Very few firms have as attractive of an investment profile as Microsoft (NASDAQ:MSFT). The company has a mountain of cash on the balance sheet that covers its annual dividend with total cash 10 times on a pure annual comparison (total cash versus cash dividends paid). The software giant generate gobs of free cash flow, and its capital commitments are far from demanding. The company's shares have been underpriced for a while, but it has just recently garnered investor interest, reaching $40 per share. Microsoft has fit the Valuentum style through much of its upward price advance, and dividend growth investors have been handsomely rewarded by its healthy payout. Let's walk through why Microsoft fits the Valuentum style of investing and derive its intrinsic value on the basis of an enterprise free cash flow model.
For those that may not be familiar with Valuentum, we think a comprehensive analysis of a firm's discounted cash flow valuation, relative valuation versus industry peers, as well as an assessment of technical and momentum indicators is the best way to identify the most attractive stocks at the best time to buy. We think stocks that are cheap (undervalued) and just starting to go up (momentum) are some of the best ones to evaluate for addition to the portfolios. These stocks have both strong valuation and pricing support. This process culminates in what we call our Valuentum Buying Index, which ranks stocks on a scale from 1 to 10, with 10 being the best.
Most stocks that are cheap and just starting to go up are also adored by value, growth, GARP, and momentum investors, all the same and across the board. Though we are purely fundamentally-based investors, we find that the stocks we like (underpriced stocks with strong momentum) are the ones that are soon to be liked by a large variety of money managers. We think this characteristic is partly responsible for the outperformance of our ideas -- as they are soon to experience heavy buying interest. Regardless of a money manager's focus, the Valuentum process covers the bases.
We liken stock selection to a modern-day beauty contest. In order to pick the winner of a beauty contest, one must know the preferences of the judges of a beauty contest. The contestant that is liked by the most judges will win, and in a similar respect, the stock that is liked by the most money managers will win. We may have our own views on which companies we like or which contestant we like, but it doesn't matter much if the money managers or judges disagree. That's why we focus on the DCF -- that's why we focus on relative value -- and that's why we use technical and momentum indicators. We think a comprehensive and systematic analysis applied across a coverage universe is the key to outperformance. We are tuned into what drives stocks higher and lower. Some investors know no other way to invest than the Valuentum process. They call this way of thinking common sense.
At the methodology's core, if a company is undervalued both on a discounted cash flow basis and on a relative valuation basis, and is showing improvement in technical and momentum indicators, it scores high on our scale. Microsoft posts a Valuentum Buying Index score of 6, reflecting our "fairly valued" DCF assessment of the firm, its neutral relative valuation versus peers, and bullish technicals. We prefer equities that register a 9 or 10 on the Valuentum Buying Index (a "we'd consider buying" rating). Microsoft has registered this coveted rating in the past, and by extension, it has been added to both the Best Ideas portfolio and Dividend Growth portfolio, the latter because of the size and strength of its dividend. The software giant's shares have performed fantastically since that time. We'd only consider removing Microsoft if the company registers a 1 or 2 on the index (a "we'd consider selling" rating). With that said, let's dig into our report on the firm.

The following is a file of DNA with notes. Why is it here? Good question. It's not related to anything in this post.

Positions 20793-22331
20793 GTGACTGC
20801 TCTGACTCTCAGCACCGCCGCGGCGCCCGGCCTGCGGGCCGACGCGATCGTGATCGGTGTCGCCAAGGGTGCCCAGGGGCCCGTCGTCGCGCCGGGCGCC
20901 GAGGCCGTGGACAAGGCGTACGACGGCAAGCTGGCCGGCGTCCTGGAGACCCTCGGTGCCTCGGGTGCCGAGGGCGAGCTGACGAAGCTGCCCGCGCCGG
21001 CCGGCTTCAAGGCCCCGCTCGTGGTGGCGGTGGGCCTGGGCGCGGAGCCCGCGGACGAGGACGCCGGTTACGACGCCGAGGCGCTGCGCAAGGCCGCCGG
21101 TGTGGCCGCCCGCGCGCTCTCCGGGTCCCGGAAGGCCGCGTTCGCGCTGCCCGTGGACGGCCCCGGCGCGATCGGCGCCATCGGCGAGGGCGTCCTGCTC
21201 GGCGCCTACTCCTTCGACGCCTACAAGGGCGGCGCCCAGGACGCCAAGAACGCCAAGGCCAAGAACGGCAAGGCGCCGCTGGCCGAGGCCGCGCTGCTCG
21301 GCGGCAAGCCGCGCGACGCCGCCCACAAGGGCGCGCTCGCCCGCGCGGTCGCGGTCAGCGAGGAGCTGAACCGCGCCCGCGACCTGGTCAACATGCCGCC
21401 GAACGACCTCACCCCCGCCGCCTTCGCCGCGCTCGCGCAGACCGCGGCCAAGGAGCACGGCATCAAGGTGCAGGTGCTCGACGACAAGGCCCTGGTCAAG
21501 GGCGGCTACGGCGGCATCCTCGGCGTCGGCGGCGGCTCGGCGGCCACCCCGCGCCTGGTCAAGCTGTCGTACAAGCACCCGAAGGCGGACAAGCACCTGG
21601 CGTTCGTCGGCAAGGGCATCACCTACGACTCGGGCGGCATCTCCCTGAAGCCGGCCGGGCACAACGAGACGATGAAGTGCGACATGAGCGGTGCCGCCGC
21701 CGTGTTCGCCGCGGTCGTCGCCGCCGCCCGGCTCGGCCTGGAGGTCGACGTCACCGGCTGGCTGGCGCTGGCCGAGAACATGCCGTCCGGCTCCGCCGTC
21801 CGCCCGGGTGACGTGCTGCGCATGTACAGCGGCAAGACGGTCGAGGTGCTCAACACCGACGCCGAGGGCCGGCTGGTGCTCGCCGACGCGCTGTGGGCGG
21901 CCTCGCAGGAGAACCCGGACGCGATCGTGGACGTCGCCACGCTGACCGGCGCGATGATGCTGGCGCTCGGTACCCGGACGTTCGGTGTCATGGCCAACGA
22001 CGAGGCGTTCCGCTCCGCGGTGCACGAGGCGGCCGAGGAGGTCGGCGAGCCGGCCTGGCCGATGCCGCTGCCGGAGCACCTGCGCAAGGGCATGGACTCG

Microsoft's Investment Considerations
- Microsoft's business quality (an evaluation of our ValueCreation™ and ValueRisk™ ratings) ranks among the best of the firms in our coverage universe. The firm has been generating economic value for shareholders with relatively stable operating results for the past few years, a combination we view very positively. The company also has one of the strongest Economic Castle ratings.
- Microsoft's products include operating systems, server applications, desktop and server management tools, software development tools, video games, and online advertising. Its hardware devices include the Surface RT and Surface Pro, and the Xbox 360 gaming and entertainment console.
- Microsoft has an excellent combination of strong free cash flow generation and low financial leverage. We expect the firm's free cash flow margin to average about 28.3% in coming years. Total debt-to-EBITDA was 0.5 last year, while debt-to-book capitalization stood at 16.5%.
- Investors continue to focus on Microsoft's Windows business because it's been the bread-and-butter of the company for such a long time, but we think the company's other segments continue to be underappreciated. Shares still look inexpensive at current levels, while providing investors with a fantastic dividend growth opportunity.
- The firm sports a very nice dividend yield of 2.8%. We expect the firm to pay out about 41% of next year's earnings to shareholders as dividends. Its Dividend Cushion score is a remarkable 3.4.
Economic Profit Analysis
The best measure of a firm's ability to create value for shareholders is expressed by comparing its return on invested capital with its weighted average cost of capital. The gap or difference between ROIC and WACC is called the firm's economic profit spread. Microsoft's 3-year historical return on invested capital (without goodwill) is 122.2%, which is above the estimate of its cost of capital of 10.5%. As such, we assign the firm a ValueCreation™ rating of EXCELLENT. In the chart below, we show the probable path of ROIC in the years ahead based on the estimated volatility of key drivers behind the measure. The solid grey line reflects the most likely outcome, in our opinion, and represents the scenario that results in our fair value estimate.
Cash Flow Analysis